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NAME

       write - write to a file descriptor

SYNOPSIS

       #include <unistd.h>

       ssize_t write(int fd, const void *buf, size_t count);

DESCRIPTION

       write()  writes  up  to  count bytes from the buffer pointed buf to the
       file referred to by the file descriptor fd.

       The number of bytes written may be less than  count  if,  for  example,
       there  is  insufficient space on the underlying physical medium, or the
       RLIMIT_FSIZE resource limit is encountered (see setrlimit(2)),  or  the
       call was interrupted by a signal handler after having written less than
       count bytes.  (See also pipe(7).)

       For a seekable file (i.e., one to which lseek(2) may  be  applied,  for
       example,  a  regular  file)  writing  takes  place  at the current file
       offset, and the file offset is  incremented  by  the  number  of  bytes
       actually  written.   If  the file was open(2)ed with O_APPEND, the file
       offset is first set to  the  end  of  the  file  before  writing.   The
       adjustment  of the file offset and the write operation are performed as
       an atomic step.

       POSIX requires that a read(2) which can be  proved  to  occur  after  a
       write()  has  returned  returns  the  new data.  Note that not all file
       systems are POSIX conforming.

RETURN VALUE

       On success, the number of bytes written  is  returned  (zero  indicates
       nothing  was  written).   On  error,  -1  is returned, and errno is set
       appropriately.

       If count is zero and fd refers to a  regular  file,  then  write()  may
       return  a failure status if one of the errors below is detected.  If no
       errors are detected, 0 will  be  returned  without  causing  any  other
       effect.   If count is zero and fd refers to a file other than a regular
       file, the results are not specified.

ERRORS

       EAGAIN The file descriptor fd has been marked non-blocking (O_NONBLOCK)
              and the write would block.

       EBADF  fd is not a valid file descriptor or is not open for writing.

       EFAULT buf is outside your accessible address space.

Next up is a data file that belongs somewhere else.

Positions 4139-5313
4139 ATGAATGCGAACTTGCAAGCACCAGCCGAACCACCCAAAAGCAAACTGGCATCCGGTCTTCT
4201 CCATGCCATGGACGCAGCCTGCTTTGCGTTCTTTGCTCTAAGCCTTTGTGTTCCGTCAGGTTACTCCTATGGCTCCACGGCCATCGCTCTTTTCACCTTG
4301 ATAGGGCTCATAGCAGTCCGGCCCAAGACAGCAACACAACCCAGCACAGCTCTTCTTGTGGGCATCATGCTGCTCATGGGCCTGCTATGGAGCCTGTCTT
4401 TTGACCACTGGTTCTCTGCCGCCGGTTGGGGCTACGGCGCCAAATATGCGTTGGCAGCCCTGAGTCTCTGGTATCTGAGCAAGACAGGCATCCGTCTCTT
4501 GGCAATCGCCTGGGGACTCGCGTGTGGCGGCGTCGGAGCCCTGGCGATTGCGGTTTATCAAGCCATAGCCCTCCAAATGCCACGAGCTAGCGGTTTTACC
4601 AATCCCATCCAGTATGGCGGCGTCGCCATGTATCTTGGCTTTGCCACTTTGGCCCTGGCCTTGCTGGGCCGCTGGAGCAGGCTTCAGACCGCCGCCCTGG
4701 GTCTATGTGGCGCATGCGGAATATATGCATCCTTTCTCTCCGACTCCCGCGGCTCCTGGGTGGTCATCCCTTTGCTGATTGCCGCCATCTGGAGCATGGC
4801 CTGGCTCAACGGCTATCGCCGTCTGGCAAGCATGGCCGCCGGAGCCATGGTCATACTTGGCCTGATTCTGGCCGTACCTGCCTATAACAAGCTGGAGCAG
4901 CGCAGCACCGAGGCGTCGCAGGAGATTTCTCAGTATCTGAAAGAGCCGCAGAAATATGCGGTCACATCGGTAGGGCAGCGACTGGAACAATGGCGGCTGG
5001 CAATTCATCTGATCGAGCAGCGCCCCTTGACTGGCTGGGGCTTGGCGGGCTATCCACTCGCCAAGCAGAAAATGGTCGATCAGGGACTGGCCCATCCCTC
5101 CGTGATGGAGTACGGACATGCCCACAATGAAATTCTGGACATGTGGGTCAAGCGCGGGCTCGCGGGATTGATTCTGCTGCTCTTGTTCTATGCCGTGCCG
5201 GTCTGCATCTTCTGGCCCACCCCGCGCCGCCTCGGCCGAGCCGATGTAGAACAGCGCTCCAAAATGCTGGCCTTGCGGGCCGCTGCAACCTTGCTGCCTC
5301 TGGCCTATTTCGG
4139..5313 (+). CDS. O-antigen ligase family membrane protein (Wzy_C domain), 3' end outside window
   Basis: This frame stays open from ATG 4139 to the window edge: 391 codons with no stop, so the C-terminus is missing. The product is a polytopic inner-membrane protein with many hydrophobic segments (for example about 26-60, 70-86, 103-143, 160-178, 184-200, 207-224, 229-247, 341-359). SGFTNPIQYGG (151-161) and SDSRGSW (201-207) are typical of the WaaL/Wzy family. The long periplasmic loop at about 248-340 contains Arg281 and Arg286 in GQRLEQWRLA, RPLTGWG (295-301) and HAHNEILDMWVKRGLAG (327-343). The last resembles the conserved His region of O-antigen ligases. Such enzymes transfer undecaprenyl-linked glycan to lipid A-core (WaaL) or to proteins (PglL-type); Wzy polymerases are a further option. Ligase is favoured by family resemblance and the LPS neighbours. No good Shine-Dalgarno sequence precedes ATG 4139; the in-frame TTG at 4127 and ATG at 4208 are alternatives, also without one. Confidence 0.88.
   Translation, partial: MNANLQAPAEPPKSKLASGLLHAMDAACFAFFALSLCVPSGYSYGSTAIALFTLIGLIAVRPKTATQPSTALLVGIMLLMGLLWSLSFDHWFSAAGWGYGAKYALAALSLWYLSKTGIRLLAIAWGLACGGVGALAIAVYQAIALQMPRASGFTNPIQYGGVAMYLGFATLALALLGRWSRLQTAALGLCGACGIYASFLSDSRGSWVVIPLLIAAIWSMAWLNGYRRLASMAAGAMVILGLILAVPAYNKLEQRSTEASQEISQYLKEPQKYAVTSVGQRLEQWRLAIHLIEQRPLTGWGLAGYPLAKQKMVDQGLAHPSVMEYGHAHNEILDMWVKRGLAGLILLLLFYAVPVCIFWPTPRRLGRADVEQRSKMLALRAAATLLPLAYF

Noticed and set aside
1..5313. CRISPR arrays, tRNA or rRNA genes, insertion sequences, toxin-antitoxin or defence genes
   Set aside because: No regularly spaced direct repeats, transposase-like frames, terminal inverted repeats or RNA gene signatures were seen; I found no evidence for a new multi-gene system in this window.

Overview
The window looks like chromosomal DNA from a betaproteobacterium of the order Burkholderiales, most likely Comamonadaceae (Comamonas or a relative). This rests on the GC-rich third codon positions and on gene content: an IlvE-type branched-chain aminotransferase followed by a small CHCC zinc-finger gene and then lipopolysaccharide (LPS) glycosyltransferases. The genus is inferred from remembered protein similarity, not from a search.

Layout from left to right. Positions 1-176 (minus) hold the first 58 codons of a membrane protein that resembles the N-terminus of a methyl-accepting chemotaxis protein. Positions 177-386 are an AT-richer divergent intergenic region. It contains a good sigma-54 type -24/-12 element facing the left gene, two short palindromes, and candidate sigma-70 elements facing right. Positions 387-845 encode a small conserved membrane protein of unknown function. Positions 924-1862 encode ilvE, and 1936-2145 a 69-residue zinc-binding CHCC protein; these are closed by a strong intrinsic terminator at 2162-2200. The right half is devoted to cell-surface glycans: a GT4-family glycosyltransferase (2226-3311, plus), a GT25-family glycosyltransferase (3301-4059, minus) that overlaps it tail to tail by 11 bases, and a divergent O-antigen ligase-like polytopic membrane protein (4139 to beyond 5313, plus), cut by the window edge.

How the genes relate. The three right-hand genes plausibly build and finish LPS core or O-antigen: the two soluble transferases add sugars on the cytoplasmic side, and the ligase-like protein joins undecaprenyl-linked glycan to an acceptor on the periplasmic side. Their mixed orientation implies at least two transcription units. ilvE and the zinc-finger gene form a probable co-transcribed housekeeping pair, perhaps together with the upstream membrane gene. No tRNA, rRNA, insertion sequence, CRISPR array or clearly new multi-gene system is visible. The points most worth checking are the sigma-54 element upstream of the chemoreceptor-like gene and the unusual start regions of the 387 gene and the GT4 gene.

EFBIG  An   attempt   was  made  to  write  a  file  that  exceeds  the
              implementation-defined maximum file size or the  process’s  file
              size  limit,  or to write at a position past the maximum allowed
              offset.

       EINTR  The call was  interrupted  by  a  signal  before  any  data  was
              written; see signal(7).

       EINVAL fd  is attached to an object which is unsuitable for writing; or
              the file was opened with  the  O_DIRECT  flag,  and  either  the
              address  specified  in buf, the value specified in count, or the
              current file offset is not suitably aligned.

       EIO    A low-level I/O error occurred while modifying the inode.

       ENOSPC The device containing the file referred to by fd has no room for
              the data.

       EPIPE  fd is connected to a pipe or socket whose reading end is closed.
              When this happens  the  writing  process  will  also  receive  a
              SIGPIPE  signal.   (Thus, the write return value is seen only if
              the program catches, blocks or ignores this signal.)

       Other errors may occur, depending on the object connected to fd.

CONFORMING TO

       SVr4, 4.3BSD, POSIX.1-2001.

       Under SVr4 a write may be interrupted and return EINTR  at  any  point,
       not just before any data is written.

NOTES

       A  successful return from write() does not make any guarantee that data
       has been committed to disk.  In fact, on some buggy implementations, it
       does  not  even guarantee that space has successfully been reserved for
       the data.  The only way to be sure is to call fsync(2)  after  you  are
       done writing all your data.

       If  a  write()  is interrupted by a signal handler before any bytes are
       written, then the call fails with the error EINTR; if it is interrupted
       after  at  least  one  byte  has  been  written, the call succeeds, and
       returns the number of bytes written.

SEE ALSO

       close(2), fcntl(2), fsync(2), ioctl(2), lseek(2),  open(2),  pwrite(2),
       read(2), select(2), writev(2), fwrite(3)

COLOPHON

       This  page  is  part of release 3.15 of the Linux man-pages project.  A
       description of the project, and information about reporting  bugs,  can
       be found at http://www.kernel.org/doc/man-pages/.